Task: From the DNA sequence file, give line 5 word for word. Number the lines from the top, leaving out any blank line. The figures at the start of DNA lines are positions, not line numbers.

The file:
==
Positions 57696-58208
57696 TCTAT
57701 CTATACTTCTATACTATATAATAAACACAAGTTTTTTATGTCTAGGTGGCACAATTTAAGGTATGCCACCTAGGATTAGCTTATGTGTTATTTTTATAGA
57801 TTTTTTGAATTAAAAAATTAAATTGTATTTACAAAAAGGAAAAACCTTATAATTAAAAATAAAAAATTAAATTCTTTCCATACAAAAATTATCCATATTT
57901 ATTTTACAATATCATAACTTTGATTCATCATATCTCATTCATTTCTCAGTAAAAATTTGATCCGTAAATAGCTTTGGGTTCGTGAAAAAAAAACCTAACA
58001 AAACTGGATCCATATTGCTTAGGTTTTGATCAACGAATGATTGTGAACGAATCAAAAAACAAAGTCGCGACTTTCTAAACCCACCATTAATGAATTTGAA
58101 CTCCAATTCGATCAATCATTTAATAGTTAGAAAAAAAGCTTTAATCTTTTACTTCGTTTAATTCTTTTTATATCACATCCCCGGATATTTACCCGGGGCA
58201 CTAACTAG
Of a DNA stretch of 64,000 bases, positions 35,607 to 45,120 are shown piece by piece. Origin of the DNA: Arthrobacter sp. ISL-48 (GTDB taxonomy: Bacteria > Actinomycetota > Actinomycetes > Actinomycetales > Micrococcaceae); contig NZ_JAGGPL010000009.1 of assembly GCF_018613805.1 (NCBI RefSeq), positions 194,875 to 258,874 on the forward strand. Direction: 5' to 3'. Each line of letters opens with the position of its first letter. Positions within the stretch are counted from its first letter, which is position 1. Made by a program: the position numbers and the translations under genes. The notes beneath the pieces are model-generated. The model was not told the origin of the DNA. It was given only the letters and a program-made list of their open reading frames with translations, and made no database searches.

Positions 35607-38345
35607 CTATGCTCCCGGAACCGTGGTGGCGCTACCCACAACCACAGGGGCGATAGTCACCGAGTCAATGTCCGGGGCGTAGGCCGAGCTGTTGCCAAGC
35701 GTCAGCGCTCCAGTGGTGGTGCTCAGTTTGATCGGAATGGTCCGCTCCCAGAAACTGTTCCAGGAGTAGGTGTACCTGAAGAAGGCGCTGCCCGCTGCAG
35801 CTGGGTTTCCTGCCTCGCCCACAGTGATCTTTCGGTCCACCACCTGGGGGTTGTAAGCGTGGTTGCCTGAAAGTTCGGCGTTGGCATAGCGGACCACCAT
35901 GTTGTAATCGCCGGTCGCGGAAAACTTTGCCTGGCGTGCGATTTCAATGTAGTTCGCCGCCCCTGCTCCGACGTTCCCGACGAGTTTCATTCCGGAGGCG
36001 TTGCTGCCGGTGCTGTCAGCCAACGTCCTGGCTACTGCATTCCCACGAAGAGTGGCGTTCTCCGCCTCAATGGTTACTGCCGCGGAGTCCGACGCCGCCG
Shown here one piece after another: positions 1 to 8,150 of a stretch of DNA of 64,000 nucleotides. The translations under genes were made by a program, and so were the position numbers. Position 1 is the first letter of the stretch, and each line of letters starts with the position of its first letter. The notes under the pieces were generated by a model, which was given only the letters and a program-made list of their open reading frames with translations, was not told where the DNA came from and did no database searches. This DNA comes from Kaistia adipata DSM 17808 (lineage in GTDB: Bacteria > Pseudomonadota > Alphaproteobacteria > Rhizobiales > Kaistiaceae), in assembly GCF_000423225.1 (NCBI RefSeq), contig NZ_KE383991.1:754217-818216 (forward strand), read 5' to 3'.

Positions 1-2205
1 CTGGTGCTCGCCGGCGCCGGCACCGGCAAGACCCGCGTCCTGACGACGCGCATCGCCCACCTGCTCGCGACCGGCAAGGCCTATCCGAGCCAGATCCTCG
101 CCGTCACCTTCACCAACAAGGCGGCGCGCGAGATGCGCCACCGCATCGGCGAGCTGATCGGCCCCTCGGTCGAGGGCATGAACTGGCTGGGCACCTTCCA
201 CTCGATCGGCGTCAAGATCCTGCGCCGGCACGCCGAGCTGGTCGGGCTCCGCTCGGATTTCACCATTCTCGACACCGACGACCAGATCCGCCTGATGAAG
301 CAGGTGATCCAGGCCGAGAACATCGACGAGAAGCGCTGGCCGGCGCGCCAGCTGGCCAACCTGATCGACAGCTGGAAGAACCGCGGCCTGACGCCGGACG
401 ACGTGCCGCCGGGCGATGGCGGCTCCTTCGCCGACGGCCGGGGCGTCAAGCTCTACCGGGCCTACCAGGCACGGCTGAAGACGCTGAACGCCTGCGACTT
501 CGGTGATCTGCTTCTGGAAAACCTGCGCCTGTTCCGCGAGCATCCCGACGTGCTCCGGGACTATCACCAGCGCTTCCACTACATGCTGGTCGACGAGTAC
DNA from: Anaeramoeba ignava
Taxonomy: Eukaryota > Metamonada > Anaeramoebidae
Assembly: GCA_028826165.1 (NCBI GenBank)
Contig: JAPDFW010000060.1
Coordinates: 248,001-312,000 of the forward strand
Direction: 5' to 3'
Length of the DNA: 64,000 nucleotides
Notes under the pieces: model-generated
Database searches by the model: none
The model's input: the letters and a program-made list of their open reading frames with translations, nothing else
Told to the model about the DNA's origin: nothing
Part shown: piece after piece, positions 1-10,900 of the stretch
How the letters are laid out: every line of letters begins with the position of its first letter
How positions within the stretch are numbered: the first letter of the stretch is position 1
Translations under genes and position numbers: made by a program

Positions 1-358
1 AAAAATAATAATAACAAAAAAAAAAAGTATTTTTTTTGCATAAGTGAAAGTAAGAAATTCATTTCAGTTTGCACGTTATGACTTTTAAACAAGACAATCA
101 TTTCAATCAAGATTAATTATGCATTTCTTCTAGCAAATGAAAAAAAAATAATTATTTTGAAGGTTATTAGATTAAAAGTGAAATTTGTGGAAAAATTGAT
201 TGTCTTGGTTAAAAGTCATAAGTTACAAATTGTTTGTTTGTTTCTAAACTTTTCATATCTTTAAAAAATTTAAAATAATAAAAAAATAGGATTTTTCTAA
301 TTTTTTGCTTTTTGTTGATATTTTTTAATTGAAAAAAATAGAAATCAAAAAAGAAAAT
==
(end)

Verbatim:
57901 ATTTTACAATATCATAACTTTGATTCATCATATCTCATTCATTTCTCAGTAAAAATTTGATCCGTAAATAGCTTTGGGTTCGTGAAAAAAAAACCTAACA